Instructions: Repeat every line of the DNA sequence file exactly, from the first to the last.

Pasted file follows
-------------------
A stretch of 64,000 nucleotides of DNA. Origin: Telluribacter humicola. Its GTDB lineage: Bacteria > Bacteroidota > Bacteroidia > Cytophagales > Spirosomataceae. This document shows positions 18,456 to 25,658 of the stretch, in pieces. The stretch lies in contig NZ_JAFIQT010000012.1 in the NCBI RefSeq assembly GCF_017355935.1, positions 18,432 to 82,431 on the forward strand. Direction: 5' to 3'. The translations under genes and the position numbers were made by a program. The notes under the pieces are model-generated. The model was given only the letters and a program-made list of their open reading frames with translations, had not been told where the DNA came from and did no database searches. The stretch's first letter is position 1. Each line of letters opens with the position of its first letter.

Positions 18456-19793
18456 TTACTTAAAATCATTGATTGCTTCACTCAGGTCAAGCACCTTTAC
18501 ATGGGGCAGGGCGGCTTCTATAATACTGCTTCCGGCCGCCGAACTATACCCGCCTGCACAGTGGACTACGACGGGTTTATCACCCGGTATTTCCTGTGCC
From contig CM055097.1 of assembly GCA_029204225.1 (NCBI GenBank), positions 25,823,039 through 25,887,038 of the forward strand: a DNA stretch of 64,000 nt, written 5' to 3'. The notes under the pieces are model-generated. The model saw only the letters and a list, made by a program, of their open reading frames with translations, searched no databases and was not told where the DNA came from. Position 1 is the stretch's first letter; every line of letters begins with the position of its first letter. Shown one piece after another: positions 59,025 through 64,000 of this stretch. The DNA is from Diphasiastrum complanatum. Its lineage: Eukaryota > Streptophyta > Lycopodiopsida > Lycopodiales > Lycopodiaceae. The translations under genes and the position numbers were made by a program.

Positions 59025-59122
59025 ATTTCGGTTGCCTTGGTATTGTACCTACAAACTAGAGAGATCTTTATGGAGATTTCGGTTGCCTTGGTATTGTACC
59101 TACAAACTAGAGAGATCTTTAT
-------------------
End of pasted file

A stretch of 64,000 nucleotides of DNA. Origin: Telluribacter humicola. Its GTDB lineage: Bacteria > Bacteroidota > Bacteroidia > Cytophagales > Spirosomataceae. This document shows positions 18,456 to 25,658 of the stretch, in pieces. The stretch lies in contig NZ_JAFIQT010000012.1 in the NCBI RefSeq assembly GCF_017355935.1, positions 18,432 to 82,431 on the forward strand. Direction: 5' to 3'. The translations under genes and the position numbers were made by a program. The notes under the pieces are model-generated. The model was given only the letters and a program-made list of their open reading frames with translations, had not been told where the DNA came from and did no database searches. The stretch's first letter is position 1. Each line of letters opens with the position of its first letter.

Positions 18456-19793
18456 TTACTTAAAATCATTGATTGCTTCACTCAGGTCAAGCACCTTTAC
18501 ATGGGGCAGGGCGGCTTCTATAATACTGCTTCCGGCCGCCGAACTATACCCGCCTGCACAGTGGACTACGACGGGTTTATCACCCGGTATTTCCTGTGCC
From contig CM055097.1 of assembly GCA_029204225.1 (NCBI GenBank), positions 25,823,039 through 25,887,038 of the forward strand: a DNA stretch of 64,000 nt, written 5' to 3'. The notes under the pieces are model-generated. The model saw only the letters and a list, made by a program, of their open reading frames with translations, searched no databases and was not told where the DNA came from. Position 1 is the stretch's first letter; every line of letters begins with the position of its first letter. Shown one piece after another: positions 59,025 through 64,000 of this stretch. The DNA is from Diphasiastrum complanatum. Its lineage: Eukaryota > Streptophyta > Lycopodiopsida > Lycopodiales > Lycopodiaceae. The translations under genes and the position numbers were made by a program.

Positions 59025-59122
59025 ATTTCGGTTGCCTTGGTATTGTACCTACAAACTAGAGAGATCTTTATGGAGATTTCGGTTGCCTTGGTATTGTACC
59101 TACAAACTAGAGAGATCTTTAT